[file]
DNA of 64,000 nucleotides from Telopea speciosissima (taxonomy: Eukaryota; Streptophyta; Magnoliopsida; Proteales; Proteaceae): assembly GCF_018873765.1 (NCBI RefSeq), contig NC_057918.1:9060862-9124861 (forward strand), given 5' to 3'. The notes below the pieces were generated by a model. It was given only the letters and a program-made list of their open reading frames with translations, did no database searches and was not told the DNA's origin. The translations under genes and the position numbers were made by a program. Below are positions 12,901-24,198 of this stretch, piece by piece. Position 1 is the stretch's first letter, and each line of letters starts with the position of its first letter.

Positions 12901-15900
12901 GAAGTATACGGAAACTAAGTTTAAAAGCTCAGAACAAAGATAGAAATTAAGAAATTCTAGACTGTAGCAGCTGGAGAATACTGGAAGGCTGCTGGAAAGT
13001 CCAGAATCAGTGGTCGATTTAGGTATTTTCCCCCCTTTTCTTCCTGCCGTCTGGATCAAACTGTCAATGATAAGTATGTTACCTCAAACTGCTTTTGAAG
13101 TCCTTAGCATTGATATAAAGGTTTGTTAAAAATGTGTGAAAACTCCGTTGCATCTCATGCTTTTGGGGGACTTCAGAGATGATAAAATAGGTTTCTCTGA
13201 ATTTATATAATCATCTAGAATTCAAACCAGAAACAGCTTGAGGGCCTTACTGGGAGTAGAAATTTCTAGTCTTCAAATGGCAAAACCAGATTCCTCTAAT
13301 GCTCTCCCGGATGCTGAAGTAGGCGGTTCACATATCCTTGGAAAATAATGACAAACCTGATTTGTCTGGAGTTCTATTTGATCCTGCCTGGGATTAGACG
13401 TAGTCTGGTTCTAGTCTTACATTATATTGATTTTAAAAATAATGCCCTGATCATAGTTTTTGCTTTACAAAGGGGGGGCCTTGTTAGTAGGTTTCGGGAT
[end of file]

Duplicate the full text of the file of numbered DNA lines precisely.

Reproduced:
DNA of 64,000 nucleotides from Telopea speciosissima (taxonomy: Eukaryota; Streptophyta; Magnoliopsida; Proteales; Proteaceae): assembly GCF_018873765.1 (NCBI RefSeq), contig NC_057918.1:9060862-9124861 (forward strand), given 5' to 3'. The notes below the pieces were generated by a model. It was given only the letters and a program-made list of their open reading frames with translations, did no database searches and was not told the DNA's origin. The translations under genes and the position numbers were made by a program. Below are positions 12,901-24,198 of this stretch, piece by piece. Position 1 is the stretch's first letter, and each line of letters starts with the position of its first letter.

Positions 12901-15900
12901 GAAGTATACGGAAACTAAGTTTAAAAGCTCAGAACAAAGATAGAAATTAAGAAATTCTAGACTGTAGCAGCTGGAGAATACTGGAAGGCTGCTGGAAAGT
13001 CCAGAATCAGTGGTCGATTTAGGTATTTTCCCCCCTTTTCTTCCTGCCGTCTGGATCAAACTGTCAATGATAAGTATGTTACCTCAAACTGCTTTTGAAG
13101 TCCTTAGCATTGATATAAAGGTTTGTTAAAAATGTGTGAAAACTCCGTTGCATCTCATGCTTTTGGGGGACTTCAGAGATGATAAAATAGGTTTCTCTGA
13201 ATTTATATAATCATCTAGAATTCAAACCAGAAACAGCTTGAGGGCCTTACTGGGAGTAGAAATTTCTAGTCTTCAAATGGCAAAACCAGATTCCTCTAAT
13301 GCTCTCCCGGATGCTGAAGTAGGCGGTTCACATATCCTTGGAAAATAATGACAAACCTGATTTGTCTGGAGTTCTATTTGATCCTGCCTGGGATTAGACG
13401 TAGTCTGGTTCTAGTCTTACATTATATTGATTTTAAAAATAATGCCCTGATCATAGTTTTTGCTTTACAAAGGGGGGGCCTTGTTAGTAGGTTTCGGGAT